In addition Martin Codax consistently deploys a strict parallelistic technique known as leixa-pren (see the example below; the order of the third and fourth strophes is inverted in the Pergaminho Vindel but the correct order appears in the Cancioneiro da Biblioteca Nacional and the Cancioneiro da Vaticana). His dates, however, remain unknown and there is no documentary biographical information concerning the poet. The body of work attributed to him consists of seven cantigas d' amigo which appear in the Galician-Portuguese songbooks and in the Vindel parchment. In all three manuscripts he is listed as the author of the compositions, and in all three the number and the order of the songs is the same. This provides important evidence to support the view that the order of other poets' songs in the cancioneiros (songbooks) should not automatically be dismissed as random or attributed to later compilers.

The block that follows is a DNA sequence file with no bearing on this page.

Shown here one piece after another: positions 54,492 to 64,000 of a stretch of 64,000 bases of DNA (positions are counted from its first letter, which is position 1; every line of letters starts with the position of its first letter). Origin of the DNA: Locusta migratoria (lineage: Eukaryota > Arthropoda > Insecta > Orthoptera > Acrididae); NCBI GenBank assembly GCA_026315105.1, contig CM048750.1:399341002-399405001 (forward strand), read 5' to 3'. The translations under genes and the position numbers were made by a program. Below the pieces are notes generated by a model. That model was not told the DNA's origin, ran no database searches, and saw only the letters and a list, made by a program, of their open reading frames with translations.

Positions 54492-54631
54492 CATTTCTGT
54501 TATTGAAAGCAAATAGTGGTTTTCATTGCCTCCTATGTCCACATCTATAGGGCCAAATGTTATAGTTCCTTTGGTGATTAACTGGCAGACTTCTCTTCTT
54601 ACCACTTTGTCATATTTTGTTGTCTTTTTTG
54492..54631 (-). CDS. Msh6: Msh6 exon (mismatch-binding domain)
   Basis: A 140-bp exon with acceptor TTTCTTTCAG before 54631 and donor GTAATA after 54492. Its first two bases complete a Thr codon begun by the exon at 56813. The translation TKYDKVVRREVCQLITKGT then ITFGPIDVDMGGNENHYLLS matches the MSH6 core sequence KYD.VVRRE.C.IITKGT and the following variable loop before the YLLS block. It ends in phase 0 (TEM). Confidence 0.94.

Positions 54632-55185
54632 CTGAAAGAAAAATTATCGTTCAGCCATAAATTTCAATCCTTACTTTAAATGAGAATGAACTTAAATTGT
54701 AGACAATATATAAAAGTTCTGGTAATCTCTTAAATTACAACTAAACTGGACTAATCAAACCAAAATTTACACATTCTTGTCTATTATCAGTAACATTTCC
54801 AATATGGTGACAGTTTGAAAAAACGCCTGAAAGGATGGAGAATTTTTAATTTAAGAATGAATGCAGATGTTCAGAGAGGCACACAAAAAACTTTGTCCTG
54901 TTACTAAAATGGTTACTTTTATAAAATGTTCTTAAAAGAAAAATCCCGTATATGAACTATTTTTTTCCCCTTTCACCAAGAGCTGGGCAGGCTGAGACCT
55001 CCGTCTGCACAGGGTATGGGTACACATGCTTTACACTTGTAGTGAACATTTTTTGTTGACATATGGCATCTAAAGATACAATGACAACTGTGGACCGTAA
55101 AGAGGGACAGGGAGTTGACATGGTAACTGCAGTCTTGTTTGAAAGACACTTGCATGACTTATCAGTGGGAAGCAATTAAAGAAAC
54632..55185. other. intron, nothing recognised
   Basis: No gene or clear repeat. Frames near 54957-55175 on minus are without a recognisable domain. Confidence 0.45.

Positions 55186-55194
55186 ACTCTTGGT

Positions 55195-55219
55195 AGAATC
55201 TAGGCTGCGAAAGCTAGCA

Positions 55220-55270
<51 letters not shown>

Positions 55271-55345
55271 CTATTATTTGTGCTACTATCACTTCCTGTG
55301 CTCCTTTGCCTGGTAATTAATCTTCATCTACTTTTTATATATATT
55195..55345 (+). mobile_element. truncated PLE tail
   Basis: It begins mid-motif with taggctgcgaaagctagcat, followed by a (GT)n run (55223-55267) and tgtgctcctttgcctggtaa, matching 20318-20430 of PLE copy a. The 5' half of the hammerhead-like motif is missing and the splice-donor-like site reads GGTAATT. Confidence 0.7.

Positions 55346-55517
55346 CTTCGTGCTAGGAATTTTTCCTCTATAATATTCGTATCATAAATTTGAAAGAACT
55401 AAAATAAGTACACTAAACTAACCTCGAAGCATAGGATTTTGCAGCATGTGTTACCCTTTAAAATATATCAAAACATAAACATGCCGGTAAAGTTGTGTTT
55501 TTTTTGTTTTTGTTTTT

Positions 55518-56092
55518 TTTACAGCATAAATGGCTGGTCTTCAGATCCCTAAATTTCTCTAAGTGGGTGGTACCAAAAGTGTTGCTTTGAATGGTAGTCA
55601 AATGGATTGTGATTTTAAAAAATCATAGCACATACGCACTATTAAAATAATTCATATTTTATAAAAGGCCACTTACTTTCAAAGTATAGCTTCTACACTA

Rather, the identity of the poems and their order in all witnesses supports the view that the seven songs of Codax reflect an original performance set, and that the sets of poems by some other poets might also have been organized for performance. This parchment was discovered by chance: the antiquarian bookseller and bibliophile Pero Vindel in Madrid found it among his holdings in 1913; it had been used as the cover of a copy of Cicero's De Officiis. Martim Codax's poems that appeared in the parchment are the following (untitled, they are listed by their first verse): Ondas do mar de Vigo Mandad'ey comigo Mia irmana fremosa treydes comigo Ay Deus, se sab'ora meu amigo Quantas sabedes amar amigo Eno sagrad' en Vigo Ay ondas que eu vin veer In the Vindel parchment musical notation (although with lacunae) survives along with the texts, except for the sixth one. They are the only cantigas de amigo for which the music is known (and, if Codax was indeed Galician, the only medieval Galician secular songs (see Cantigas de Santa Maria]). The Pergaminho Sharrer contains seven melodies for cantigas de amor of Denis of Portugal, also in fragmentary form. Read more on Last.fm.
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